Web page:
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‘U.S.Agent #2’ (review)

Written by Christopher Priest
Art by Georges Jeanty
Published by Marvel Comics

 

I don’t know what this comic is supposed to be. I’m confused!

Is U.S.Agent making fun of rural folk, or trying to spotlight them as nuanced human beings?

The characters are both defensive and backward-sounding at the same time, and I don’t know what the point is beyond sounding like every “I’m proud to be a redneck” country song.

What am I supposed to make of Smokey, whom, again, Georges Jeanty draws to resemble Mama June? In one scene, she shoos away her kid for holding a gun playfully, but then immediately chastises a character offended by a child pointing a handgun at him, by saying she only lets them clean and field strip the guns.

Oh, and while Smokey’s child is taught to replace sights on guns with TFXs, she doesn’t have indoor plumbing while pointing at an outhouse.

Or an odd exchange between John Walker and a Black tow truck driver who says they’re all rednecks and they’re “too broke to be prejudiced.”

Why would the Black man be saying to the white one?

The story picks up with Walker being attacked and apprehended by another set of operatives, led by – surprise – his estranged sister Kate.

We get some family tensions between the siblings, and the idea that John followed his brother Mike into the soldier life, and now he’s concerned Kate is following his own disgraced footsteps. We see flashbacks to a tragic house fire in their childhood, and Kate references eight years in witness protection. What for, I don’t know.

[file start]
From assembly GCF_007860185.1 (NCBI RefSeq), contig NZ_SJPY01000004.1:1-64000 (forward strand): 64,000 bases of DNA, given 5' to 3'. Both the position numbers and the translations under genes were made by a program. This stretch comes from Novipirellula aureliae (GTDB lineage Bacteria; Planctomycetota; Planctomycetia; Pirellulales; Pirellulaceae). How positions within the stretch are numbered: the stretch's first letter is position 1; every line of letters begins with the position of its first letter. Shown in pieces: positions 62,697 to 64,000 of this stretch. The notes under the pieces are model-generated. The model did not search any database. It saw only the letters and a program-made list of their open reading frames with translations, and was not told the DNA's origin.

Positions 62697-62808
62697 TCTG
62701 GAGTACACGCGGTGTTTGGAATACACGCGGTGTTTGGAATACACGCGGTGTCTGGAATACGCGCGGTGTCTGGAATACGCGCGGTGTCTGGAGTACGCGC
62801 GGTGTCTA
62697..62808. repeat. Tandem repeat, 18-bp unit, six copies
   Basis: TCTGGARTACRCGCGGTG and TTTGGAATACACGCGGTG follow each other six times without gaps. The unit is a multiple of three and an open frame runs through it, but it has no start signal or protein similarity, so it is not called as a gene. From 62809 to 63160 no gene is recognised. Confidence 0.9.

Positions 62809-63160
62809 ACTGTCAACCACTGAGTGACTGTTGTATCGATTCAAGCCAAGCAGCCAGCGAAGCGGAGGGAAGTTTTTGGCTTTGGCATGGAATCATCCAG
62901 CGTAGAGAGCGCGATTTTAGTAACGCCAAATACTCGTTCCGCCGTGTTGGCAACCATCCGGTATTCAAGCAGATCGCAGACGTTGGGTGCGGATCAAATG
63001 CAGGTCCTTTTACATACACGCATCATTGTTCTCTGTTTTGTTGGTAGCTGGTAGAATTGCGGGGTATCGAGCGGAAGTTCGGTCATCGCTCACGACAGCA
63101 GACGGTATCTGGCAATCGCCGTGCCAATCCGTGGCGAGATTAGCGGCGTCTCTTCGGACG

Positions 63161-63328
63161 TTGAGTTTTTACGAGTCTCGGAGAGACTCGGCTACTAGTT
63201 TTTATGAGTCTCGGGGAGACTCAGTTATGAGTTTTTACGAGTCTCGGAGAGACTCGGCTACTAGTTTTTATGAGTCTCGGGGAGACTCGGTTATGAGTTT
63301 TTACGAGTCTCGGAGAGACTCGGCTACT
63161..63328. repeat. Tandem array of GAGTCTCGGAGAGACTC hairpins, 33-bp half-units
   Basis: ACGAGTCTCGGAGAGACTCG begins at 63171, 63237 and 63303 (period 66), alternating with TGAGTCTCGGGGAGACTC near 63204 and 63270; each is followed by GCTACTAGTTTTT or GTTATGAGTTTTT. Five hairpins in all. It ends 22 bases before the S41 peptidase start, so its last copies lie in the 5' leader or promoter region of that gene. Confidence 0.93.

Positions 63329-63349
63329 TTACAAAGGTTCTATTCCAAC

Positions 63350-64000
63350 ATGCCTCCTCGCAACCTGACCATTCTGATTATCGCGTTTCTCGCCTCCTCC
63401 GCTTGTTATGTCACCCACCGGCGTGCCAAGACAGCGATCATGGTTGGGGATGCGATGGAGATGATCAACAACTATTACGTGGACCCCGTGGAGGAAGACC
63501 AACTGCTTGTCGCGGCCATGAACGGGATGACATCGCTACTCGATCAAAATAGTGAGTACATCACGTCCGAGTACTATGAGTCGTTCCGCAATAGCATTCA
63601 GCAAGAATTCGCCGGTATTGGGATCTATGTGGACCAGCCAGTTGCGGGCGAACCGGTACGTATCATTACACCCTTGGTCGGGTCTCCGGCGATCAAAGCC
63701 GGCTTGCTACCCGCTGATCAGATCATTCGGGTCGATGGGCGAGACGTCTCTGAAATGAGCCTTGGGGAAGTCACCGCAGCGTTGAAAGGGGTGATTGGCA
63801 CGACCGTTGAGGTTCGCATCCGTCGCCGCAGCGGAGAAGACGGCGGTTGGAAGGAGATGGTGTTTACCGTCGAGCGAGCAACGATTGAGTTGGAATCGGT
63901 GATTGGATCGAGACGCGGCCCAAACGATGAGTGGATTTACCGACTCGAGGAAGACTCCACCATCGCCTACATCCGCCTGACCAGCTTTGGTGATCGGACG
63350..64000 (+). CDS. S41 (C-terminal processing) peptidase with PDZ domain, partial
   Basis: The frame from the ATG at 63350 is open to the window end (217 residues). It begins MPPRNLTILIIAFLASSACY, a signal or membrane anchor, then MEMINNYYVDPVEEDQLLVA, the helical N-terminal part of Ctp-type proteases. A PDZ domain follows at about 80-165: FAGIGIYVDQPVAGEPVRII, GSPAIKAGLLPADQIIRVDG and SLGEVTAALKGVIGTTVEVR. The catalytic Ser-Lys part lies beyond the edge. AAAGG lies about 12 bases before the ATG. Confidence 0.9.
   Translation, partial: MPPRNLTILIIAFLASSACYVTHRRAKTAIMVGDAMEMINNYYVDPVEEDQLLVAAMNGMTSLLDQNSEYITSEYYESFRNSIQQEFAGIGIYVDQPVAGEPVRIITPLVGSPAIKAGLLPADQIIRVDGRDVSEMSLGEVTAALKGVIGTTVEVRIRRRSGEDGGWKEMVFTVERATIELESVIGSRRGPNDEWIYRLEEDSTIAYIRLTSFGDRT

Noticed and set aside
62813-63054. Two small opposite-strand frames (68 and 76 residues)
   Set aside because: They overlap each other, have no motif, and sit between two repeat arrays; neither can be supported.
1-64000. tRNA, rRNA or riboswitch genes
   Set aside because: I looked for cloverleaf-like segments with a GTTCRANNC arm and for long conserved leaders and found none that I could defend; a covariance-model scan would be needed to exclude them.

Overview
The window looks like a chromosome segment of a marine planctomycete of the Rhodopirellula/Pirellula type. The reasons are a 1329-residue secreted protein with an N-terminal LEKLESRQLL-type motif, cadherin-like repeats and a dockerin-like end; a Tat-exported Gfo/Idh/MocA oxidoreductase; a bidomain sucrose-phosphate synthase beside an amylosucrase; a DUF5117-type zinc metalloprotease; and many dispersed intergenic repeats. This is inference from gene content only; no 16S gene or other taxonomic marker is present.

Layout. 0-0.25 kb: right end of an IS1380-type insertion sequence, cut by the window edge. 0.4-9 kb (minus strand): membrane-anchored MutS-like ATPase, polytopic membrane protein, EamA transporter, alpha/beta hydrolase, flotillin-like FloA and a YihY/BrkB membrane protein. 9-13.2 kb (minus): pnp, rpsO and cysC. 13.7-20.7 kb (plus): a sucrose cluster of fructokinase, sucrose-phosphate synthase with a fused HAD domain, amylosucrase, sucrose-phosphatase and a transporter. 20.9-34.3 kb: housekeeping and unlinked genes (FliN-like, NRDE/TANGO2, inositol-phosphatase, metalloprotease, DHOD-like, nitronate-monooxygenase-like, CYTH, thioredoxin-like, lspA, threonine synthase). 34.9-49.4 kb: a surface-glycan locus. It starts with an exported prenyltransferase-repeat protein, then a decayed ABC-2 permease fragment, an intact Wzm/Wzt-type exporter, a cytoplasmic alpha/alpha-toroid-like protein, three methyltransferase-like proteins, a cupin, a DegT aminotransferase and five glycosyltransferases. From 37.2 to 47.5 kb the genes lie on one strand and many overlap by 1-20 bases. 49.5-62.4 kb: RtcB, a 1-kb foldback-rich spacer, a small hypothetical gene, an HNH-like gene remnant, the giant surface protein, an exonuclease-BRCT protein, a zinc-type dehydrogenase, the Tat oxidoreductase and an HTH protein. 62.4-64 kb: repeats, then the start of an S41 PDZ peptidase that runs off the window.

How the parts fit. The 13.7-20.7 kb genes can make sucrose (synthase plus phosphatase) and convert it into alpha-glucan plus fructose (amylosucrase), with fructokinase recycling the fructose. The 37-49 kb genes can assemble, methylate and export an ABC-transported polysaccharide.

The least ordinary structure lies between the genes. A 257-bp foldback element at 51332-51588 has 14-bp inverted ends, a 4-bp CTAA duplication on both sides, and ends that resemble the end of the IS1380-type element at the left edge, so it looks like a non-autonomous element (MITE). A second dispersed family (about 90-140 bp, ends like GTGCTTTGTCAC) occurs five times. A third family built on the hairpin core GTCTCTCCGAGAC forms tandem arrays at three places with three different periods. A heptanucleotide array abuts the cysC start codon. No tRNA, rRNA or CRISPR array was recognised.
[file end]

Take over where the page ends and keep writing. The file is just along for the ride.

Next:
Maybe we’ll find out later?

But before all that, we get a little more of interviews with ex-mining townspeople from Ephraim, West Virginia, the site of the Amazon-like distribution center that was blown up by the former mine workers. Little do they know the center was a cover for a black site housing some classified bit of awful that S.H.I.E.L.D. (or what’s left of it currently) is trying to keep a lid on.

Kate tells us a little more about that black site later in the story, but at the beginning we also meet a man named Manning, who’s giving a lecture at Harvard Business School. This section is drowning in investor jargon, but it all appears to be about securities – tradeable assets that may or may not be backed by actual money, resources or goods.

What does this have at all to do with the story?

I don’t know. But we do get to see this lecturer mention something about something in Ephraim, and then he injects some glowing blue substance into his body, and the super-muscles start tearing his clothes. So this guy is more than meets the eye.

Is this mysterious Manning the same as the cliffhanger surprise we meet later, when John Walker has huffed off after arguing with sister Kate about that traumatic past.

The entire feeling of reading this book is herky-jerky.

I’m not a hardcore Marvel reader, but this feels like I don’t know anything at all and am struggling to catch up despite finding little to no record of these characters in any fan databases or anything.

Maybe the next issue will clear this up a bit.

 

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